In 1948, despite Arab states’ opposition, the United Nations made Israel nationhood a reality. Local Arabs and five Arab countries declared war on the fledgling state. Some 700,000 Arabs fled, emigrated or were persuaded to leave Israel “temporarily” under hollow promises of victory over the Zionists. After the ’48 war, some 850,000 Jews were displaced, banned or banished (Hamas charter language) from Muslim countries across North Africa through the Middle East to Afghanistan; most of them settled in Israel.
The 1967 and 1973 wars between Arab countries and Israel also ended in Israeli victory and expansion. Two intifadas (1987-1993 and 2000-2005) brought many deaths on both sides but no gains for Palestinians. The war Hamas began from Gaza has been far more destructive.
Wars have consequences, now and throughout history. Assertions in charters or speeches do not change that; nor do they convey an “inalienable right” of return, even under some imagined “basic principles of human rights and international law” (Hamas Charter, Article 12). If a new Palestinian nation is created and recognized, there will be a right to return to that new nation, but not to Israel.
Imagine former German-speaking inhabitants asserting a right of return to lands that are now France, Poland and Russia. Hindus and Muslims returning to their prior homes in India and Pakistan. Berbers and other conquered, colonized people reclaiming their villages and pastures across the Maghreb in North Africa. Spain regaining Gibraltar from Britain. Turkey regaining Greece, Spain or its other Ottoman territories. China surrendering control over Tibet or Russia over Crimea.
Imagine descendants of Celts and other ancient peoples across Britain and Europe demanding redress and return because their ancestors were subjugated by the ancestors of today’s British, French, Italian, Hungarian, Balkan and other nations. Descendants of the Mongols demanding the return of Eastern Europe. Or Israelis demanding the return of Jewish Banu Qurayza lands near Medina.
The history of colonizers and colonized nations is long, complicated and ill-suited for assertions in self-serving charters. Perhaps Hamas’s elimination as a military and political power in Gaza will clarify that. Perhaps it will finally resolve the matter of Palestinians still being “refugees” 75 years after the 1948 war.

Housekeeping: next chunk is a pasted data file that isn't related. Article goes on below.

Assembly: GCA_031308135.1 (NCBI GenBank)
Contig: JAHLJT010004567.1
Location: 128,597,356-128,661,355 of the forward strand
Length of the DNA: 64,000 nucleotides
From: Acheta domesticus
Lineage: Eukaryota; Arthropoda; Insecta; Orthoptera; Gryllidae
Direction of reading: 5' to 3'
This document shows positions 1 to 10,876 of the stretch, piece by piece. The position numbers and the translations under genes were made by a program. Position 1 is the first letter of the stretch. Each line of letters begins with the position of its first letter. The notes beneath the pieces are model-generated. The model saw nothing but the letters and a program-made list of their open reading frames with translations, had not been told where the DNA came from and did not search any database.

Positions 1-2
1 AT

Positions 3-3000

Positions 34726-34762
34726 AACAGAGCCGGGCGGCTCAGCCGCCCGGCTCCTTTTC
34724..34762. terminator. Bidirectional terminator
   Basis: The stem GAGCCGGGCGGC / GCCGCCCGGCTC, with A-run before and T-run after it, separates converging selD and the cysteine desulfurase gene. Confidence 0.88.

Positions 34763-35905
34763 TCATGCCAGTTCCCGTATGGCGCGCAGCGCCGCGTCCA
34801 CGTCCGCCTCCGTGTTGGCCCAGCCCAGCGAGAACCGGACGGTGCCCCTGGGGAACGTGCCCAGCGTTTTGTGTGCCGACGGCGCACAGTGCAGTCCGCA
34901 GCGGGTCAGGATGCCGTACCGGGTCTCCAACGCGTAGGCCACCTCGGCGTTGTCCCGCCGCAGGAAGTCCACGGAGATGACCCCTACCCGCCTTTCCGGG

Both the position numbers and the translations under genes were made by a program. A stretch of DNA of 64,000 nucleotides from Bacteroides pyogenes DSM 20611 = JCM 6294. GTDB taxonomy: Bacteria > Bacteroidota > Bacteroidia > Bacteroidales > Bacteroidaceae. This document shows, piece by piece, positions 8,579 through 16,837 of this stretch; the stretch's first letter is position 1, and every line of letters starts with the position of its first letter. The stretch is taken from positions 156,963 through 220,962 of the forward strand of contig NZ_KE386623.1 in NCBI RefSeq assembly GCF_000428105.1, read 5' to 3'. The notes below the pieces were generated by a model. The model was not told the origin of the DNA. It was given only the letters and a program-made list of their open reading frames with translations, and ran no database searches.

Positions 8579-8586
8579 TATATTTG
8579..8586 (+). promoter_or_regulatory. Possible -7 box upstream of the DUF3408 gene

Columbia University defines “colonization” as “a system of oppression based on invasion and control that results in institutionalized inequality between the colonizer and the colonized.” That certainly describes the fate of countless nations and peoples, including those conquered, colonized and forcibly converted by Muhammed and his caliphs. It applies to European countries, Lenin and Stalin, and Islamists today in Nigeria and Sudan. It does not apply to Gaza, which Israel left in 2005 and Hamas has ruled since 2007.
Hamas and its allies nevertheless assert that “armed struggle” is required to “liberate Palestine” from Israeli “occupiers” (PLO Charter, Art. 9) … families, schools and mosques have a “national duty” to raise individual Palestinians “in an Arab revolutionary manner” (PLO Art. 7) … and Palestinians have “a legitimate right” to use “all means and methods” to “resist the occupation” and meet the “demands of self-defense” (PLO Art. 18; Hamas Arts. 25 and 39).
For decades, Hamas terrorized Israelis by firing thousands of rockets at civilian targets, bombing buses, cafes and bar mitzvahs, and shooting or stabbing parents and children. To claim this was “resistance” or “self-defense” is patently absurd. The calculated and barbaric Oct. 7 attacks crossed the line of what any nation would ever permit.
Gaza has smart, capable people, and miles of gorgeous Mediterranean coastline. It could be as magnificent and prosperous as the United Arab Emirates. Its people just need to reject Hamas, tear up the PLO and Hamas charters, install a proper government and build a genuine future for their children.